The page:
Je suis Charlie was the rallying call that resounded in France following the murderous attacks in Paris in January this year. The French made a clear statement when four million people took to the streets: “we will not be cowed by these attacks on our right to free speech, nous sommes Charlie, we are free people.”
I, in common with most of you, had never heard of Charlie Hebdo before the attacks.
I now know that it’s a left wing, anti-religious, anti-racist, in fact anti-almost-everything satirical weekly publication. Its cartoons are hard hitting and spare no blushes; some made me laugh while almost all were very close to the knuckle.
At the heart of the French response was the declaration that the attack on Charlie Hebdo was an attack on our fundamental right to free speech. By implication, the vicious satire of Charlie Hebdo spoke for everyone who believes in free speech, which makes me uneasy.
Free speech is a great gift from the time when Europe broke free from absolutism. It enabled public debate that fermented revolutions in Britain, America and France. It broke the bonds of the Christian theocracy that dominated Europe. It generated ideas and innovation that expanded knowledge and science.
It was the bridge that enabled Europeans to move from the Inquisition condemning Galileo for heresy to the age of scientific and philosophical enlightenment under the likes of Descartes and Newton. It is now one of the four pillars of a democratic state.
Free speech is a principle intended to generate debate with the application tempered by legislation relating to harm, offence, hate, lawlessness. In reality none of us truly practise free speech because we are aware of the potential for an emotional backlash.
Published Charlie Hebdo
Satire is the tool of free speech. Its object is to ridicule the vices, follies, abuses and short comings of individuals, corporations, governments, or society with the intent of shaming it into improvement. The great Frenchman Voltaire was renowned for his brilliantly funny and popular diatribes aimed at the great and corrupt. In modern times the British television programme “Spitting Images” cut to the heart of Mrs Thatcher’s politics.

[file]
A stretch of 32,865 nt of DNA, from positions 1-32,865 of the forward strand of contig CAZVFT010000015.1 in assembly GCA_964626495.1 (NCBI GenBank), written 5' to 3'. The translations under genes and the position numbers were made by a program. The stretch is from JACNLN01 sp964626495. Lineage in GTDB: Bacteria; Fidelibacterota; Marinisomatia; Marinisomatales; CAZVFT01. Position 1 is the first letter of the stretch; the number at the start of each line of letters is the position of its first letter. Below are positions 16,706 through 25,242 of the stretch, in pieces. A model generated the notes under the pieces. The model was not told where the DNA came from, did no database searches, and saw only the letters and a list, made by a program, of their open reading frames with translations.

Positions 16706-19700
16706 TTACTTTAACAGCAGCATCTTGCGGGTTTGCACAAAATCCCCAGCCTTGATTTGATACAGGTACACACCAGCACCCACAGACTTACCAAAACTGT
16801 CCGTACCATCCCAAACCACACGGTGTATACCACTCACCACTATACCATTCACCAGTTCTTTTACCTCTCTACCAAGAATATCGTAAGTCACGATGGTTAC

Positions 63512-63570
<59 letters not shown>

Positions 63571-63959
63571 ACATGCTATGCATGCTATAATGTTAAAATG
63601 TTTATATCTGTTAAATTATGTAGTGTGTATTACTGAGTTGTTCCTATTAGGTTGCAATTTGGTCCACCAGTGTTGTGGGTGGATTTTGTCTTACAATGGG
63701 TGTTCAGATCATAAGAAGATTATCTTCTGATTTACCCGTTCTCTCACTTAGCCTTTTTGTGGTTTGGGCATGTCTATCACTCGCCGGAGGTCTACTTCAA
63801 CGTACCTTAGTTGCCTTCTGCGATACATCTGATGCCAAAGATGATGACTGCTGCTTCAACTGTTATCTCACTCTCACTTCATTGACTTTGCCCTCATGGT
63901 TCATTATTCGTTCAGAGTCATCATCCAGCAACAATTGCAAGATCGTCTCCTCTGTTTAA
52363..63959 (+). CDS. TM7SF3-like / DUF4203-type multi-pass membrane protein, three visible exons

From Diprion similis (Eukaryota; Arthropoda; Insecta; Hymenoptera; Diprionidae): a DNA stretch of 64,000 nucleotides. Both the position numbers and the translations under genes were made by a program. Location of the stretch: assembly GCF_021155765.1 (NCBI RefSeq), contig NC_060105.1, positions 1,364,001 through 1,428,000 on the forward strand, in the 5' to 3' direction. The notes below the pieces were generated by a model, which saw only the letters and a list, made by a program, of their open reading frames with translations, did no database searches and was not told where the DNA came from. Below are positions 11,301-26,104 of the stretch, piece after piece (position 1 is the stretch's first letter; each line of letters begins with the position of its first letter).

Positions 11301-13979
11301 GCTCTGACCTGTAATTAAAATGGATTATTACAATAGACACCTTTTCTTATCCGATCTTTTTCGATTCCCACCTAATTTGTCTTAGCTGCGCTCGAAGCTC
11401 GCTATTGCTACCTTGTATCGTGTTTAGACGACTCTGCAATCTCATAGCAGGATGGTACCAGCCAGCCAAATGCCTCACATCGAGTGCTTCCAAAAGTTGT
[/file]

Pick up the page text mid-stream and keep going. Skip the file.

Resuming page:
The problem with satire is that it is supposed to cause offence. It is designed to reflect the uncomplimentary view that others have of the target. It works brilliantly when the audience is in tune with the joke and can enjoy the offence it causes to the target, but when it is misunderstood by the audience it becomes insulting, demeaning or humiliating.
This leads to a perceived attack on self-esteem which in turn can engender an emotional response, often leading to a violent reproach. Satire, like dynamite, is a tool that should be handled carefully.
All the more so when it is targeted against religious belief. True religious belief must be strongly held. The need for faith is paramount which makes religious belief one of our most deeply held values. Attacking religious beliefs will inevitably cause deep offence among believers.
Published Charlie Hebdo
We are used to this in the West. We went through our own religious reformation and the subsequent Enlightenment that ushered in the age of reason and science. We understand that everything should be challenged, whether it causes offence or not, to drive change and innovation. We value free speech and the debate it enables, however offensive, as a means of keeping our society fresh.
Raif Badawi – Saudi Arabian blogger sentenced to 1000 lashes and 10 years in prison.
Conversely, free speech and open debate is forbidden in many parts of the World. The Islamic religion has yet to go through its own reformation. Arab nations remain deeply suspicious of the West. It is, therefore, unsurprising that our use of satire is easily promoted as a deliberate insult against their religion.
All of this provides ammunition for the murderous revisionists who seek to turn back the clock in the name of Islam. The cartoons of the central spiritual characters of Islam simply pour petrol on the flames of conflict, and for that reason Charlie Hebdo does not speak for me and many others – I am not Charlie.
The irony is that satire can open up debate and in doing so play a role in helping to defeat the revisionists’ repressive and repulsive ideology that fuelled the attacks in Paris. But it needs to have the right target and right audience.
Satirists must deliver material that will enable the moderate Muslims to support their reformation. That means material designed to ridicule and mock those that prosper under repression – the absolute rulers, the theocracies and their associated clergy, the secret and religious police, and the hypocrites – those that preach and practise one thing in their own country but another when abroard. There is no shortage of targets to entertain and amuse.
At the same time satirists must avoid attacking the central spiritual characters of Islam. These characters cannot defend themselves or change their words. Ridculing them serves no purpose, does no good and risks alienating the very group who will eventually drive change.
If the deaths at Charlie Hebdo are to mean anything, they should mean this:
- We must assist the repressed to start their own open debate and develop free speech.
- Satirists can do this by providing material to the moderates that targets the extremists at the heart of repressive regimes, while avoiding the emotive spiritual nerve that will alienate moderate believers en mass.
I doubt that I will ever be a reader of Charlie Hebdo but if that happens, I might become Charlie.
Published Charlie Hebdo